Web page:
If there is already a Max object for this, or if this is a problem which has already been solved, please let me know. Otherwise, any help in pointing me in the right direction as to how this ought to be best implemented would be awesome.
I'm also very interested and will follow this thread. I'm totally aware that it's really over my capabilities both in maths and max and in my understanding the problem (for what I'd like to do) with Puckette's paper is that the process described is not inversible... but you can also have a look at this one : "Constructing an inversible constant-q transform with nonstationary Gabor frames" http://www.univie.ac.at/nonstatgab/pdf_files/dohogrve11_amsart.pdf
I know this is quite old, but before I try to wrangle this myself ( and it will be a dodgy-arse wrangle ) was there anyone that found an answer?
I've been digging around to attempt a log spread fft freq output and much of the maths is quite over my head. After finding the "constant q transform" method, it seems like a great potential solution ( as opposed to simply reallocating linear bins into log bins as a post ftt process ).
The constant-q transform (as proposed by M.S.P. in the paper linked by cortexelus) has been implemented in Max as an eternal object. I have not yet verified myself that it works, and this thread is so old that the object may have been developed by one the early posters themselves, but here it is:
http://grrrr.org/research/software/constantq/. I figured I should post here for any future viewers of this thread.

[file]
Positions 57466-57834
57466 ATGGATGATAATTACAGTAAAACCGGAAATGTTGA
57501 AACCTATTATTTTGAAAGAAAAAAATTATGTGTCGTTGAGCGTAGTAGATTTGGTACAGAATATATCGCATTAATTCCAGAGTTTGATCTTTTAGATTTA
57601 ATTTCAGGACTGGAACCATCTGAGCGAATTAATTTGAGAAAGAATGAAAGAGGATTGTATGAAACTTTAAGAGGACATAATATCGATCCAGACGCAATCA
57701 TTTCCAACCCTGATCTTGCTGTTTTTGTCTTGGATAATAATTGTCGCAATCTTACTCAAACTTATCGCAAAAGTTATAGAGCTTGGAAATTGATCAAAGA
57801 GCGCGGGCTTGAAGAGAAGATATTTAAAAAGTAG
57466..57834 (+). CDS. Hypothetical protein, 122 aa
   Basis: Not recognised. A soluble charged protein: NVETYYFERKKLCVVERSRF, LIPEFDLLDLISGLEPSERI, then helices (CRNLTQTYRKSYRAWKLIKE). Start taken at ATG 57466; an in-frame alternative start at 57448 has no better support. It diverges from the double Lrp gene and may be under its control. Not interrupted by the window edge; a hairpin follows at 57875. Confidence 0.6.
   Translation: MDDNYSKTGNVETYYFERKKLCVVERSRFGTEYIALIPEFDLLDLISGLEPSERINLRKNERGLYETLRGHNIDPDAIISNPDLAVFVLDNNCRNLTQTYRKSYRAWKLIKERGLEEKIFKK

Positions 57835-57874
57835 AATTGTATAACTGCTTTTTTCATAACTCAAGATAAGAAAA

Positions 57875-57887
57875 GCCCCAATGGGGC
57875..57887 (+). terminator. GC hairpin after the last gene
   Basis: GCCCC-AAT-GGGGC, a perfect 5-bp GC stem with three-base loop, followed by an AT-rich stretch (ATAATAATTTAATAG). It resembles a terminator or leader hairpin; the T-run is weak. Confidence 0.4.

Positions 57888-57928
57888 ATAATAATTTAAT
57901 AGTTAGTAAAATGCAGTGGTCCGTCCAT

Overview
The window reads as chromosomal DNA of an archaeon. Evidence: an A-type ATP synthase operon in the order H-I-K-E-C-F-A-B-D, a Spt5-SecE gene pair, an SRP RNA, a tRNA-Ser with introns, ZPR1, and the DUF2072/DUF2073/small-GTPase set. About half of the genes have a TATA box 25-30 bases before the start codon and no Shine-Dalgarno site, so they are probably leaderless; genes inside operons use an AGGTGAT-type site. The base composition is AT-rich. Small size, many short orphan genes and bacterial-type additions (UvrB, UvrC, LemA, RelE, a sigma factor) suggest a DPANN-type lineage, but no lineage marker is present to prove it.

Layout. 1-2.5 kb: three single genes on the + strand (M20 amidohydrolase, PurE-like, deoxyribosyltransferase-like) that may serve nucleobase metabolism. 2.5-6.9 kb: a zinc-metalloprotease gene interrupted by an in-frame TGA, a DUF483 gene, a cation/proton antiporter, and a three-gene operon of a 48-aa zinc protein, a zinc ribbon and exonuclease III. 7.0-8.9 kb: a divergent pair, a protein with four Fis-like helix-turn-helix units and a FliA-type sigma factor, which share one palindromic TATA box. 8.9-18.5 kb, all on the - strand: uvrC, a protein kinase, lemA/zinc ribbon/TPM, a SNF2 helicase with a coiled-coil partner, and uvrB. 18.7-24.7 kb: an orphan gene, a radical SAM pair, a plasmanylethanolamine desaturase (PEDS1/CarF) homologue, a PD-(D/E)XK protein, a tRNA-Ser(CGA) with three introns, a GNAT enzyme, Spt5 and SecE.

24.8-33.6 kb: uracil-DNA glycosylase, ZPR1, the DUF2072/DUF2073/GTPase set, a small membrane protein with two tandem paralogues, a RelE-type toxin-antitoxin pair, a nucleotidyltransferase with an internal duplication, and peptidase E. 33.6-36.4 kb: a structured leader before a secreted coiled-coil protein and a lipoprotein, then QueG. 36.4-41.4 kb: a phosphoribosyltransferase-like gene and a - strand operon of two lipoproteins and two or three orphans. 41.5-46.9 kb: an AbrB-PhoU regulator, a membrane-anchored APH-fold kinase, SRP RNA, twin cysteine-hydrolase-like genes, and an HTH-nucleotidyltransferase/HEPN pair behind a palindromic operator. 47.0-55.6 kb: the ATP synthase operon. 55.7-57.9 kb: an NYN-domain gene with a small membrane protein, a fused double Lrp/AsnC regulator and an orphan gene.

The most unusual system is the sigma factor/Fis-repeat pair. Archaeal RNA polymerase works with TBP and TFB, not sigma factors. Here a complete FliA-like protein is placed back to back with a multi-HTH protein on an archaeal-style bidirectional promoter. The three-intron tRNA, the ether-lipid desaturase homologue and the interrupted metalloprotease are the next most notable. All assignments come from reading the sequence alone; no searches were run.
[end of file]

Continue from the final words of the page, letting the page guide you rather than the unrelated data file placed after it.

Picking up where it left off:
Okay, so the complied project is dependent on FFTW libraries, available here: http://www.fftw.org/index.html#documentation
However, after installing these libraries (./configure, make, make install), [constantq~] is still referencing a non-existent file path, "usr/local/lib/libfftw3f.3.dylib"
Note: I have zero knowledge of C and program development
Also think I'll try and look at his source code, though it's dependent on a development later he built (flext) and another external library (blitz++)
After lots of trial and error, I've identified (and resolved) problems with installation, and my fftw installation is now compatible with [constantq~]. In the ./configure stage, some special flags are required. The installation must be compiled for 32-bit architecture, which is a special flag for the compiler, specified by the "CC..." portion of the command. Secondly, the default installation is a static library, where dynamic is required; this is fixed through "--enable-shared." Lastly, the installation has to have the "--enable-float" flag. The command which worked for me is as follows:
You could also make your own implementation of a constant Q transform, by using the native msp object:
- Make chromatically spaced filters, by using a couple of fffb~'s, depending on how many bands you need.
(each object has a max filter number of 50) - read help file.
Or use quarter-note spaced filters, like the transform described by Judith C. Brown, in her paper
(Calculation of a constant Q spectral transform, 1990).
- Then get the RMS/peak amplitude for each band, and collect it in a list.
now you've got your own chroma-vector of size n...